When he was 16 years old, trumpeter John D'earth performed in a youth jazz band that opened for Duke Ellington at the Globe Jazz Festival in Boston. Since then he has played and recorded with a wide range of musicians, from Dave Matthews to Miles Davis. His long-running regular Thursday night gig at Miller's is something of a Charlottesville institution a rare thing in the improvised and often transitory world of jazz.
D'earth has a distinctive sound, burnished and well defined; even the difficult passages have an accessible transparency of purpose. His clarity is complemented by the open-ended approach of his wife and longtime collaborator, vocalist/songwriter Dawn Thompson. "Her lyrics come out of a Jungian approach," D'earth says. "They're mystical, political, very psychological."
"Most of the songs are telling stories," Thompson says. "I'm very visually oriented; I see the music not as particular images, but as shapes and colors. It's like improvising a fantasy landscape."
The couple has been forging music from these contrasting elements since meeting, as young musicians, in the heady New York City scene of the early '70s. They formed a group called Cosmology with longtime D'earth friend drummer Robert Jospe. The band included a number of future jazz stars, including guitarists John Abercrombie and John Scofield, and Mahavishnu bassist Rick Laird.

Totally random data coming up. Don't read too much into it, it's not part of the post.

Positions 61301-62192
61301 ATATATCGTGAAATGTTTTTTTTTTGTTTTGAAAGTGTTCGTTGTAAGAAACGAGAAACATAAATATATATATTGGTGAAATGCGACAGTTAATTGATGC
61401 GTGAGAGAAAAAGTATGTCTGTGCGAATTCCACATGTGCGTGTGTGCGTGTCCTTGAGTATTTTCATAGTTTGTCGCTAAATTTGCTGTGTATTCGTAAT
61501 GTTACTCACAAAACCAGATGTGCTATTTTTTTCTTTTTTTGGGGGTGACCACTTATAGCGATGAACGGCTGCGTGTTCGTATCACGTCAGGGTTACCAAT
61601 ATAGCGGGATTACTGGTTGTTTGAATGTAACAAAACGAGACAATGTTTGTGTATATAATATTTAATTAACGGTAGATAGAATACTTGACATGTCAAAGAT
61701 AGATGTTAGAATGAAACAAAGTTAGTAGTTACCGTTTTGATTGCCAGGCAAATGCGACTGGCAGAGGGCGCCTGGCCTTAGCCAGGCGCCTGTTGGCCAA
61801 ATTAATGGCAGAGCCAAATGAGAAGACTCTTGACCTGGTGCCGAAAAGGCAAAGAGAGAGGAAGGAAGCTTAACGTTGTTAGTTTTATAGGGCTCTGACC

"We were very influenced by 'Bitches Brew'-era Miles Davis," D'earth says. "I guess we were a jam band before that term existed." Their genre-transcending approach resulted in a self-titled release on Vanguard in 1977.
"That record started attracting a following, especially down in this area," D'earth says. "Dawn is from Virginia, so when we wanted to get out of the city one summer we came down here for a bunch of gigs. We ended up staying."
As time passed, the couple's musical collaboration took a back seat to making a living. Both started teaching, notably at the University of Virginia where D'earth leads the jazz ensemble. The trumpeter kept performing and recording, alternating straight-ahead jazz sessions and sideman gigs with the likes of Dave Matthews and Bruce Hornsby.
The couple began performing together again in the relaxed atmosphere of Miller's. "It's kind of a family gig," D'earth says. "It is just a lot of people who like to play together. We go back and forth between the mainstream and the eclectic."
The rebirth of Cosmology provided highlights to 1998's "Live at Miller's" CD. Though 2001's "Mercury" features DMB stalwart Carter Beauford on drums and an appearance by Matthews, the couple's amalgam of polish and poetry is the main event.
For the Glen Allen performance the group will reunite the couple with band co-founder Robert Jospe, along with bassist Randall Farr, pianist Wells Hanley and Bobby Read on sax.
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